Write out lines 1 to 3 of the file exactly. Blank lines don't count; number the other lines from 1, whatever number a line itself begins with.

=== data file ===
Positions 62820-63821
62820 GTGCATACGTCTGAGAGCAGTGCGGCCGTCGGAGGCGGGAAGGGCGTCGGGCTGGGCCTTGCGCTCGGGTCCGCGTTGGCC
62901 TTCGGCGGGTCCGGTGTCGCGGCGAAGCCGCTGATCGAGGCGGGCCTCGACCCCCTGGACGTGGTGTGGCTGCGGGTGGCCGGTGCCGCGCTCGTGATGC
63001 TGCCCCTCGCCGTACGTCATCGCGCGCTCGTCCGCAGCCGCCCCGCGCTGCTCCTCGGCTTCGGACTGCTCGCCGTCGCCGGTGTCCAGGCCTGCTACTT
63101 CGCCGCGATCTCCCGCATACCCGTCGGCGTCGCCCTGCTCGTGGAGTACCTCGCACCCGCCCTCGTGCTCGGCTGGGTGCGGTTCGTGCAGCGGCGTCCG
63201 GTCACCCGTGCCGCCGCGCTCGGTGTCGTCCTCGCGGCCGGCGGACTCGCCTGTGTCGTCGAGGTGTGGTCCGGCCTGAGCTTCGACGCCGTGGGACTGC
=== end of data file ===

Positions 62820-63821
62820 GTGCATACGTCTGAGAGCAGTGCGGCCGTCGGAGGCGGGAAGGGCGTCGGGCTGGGCCTTGCGCTCGGGTCCGCGTTGGCC
62901 TTCGGCGGGTCCGGTGTCGCGGCGAAGCCGCTGATCGAGGCGGGCCTCGACCCCCTGGACGTGGTGTGGCTGCGGGTGGCCGGTGCCGCGCTCGTGATGC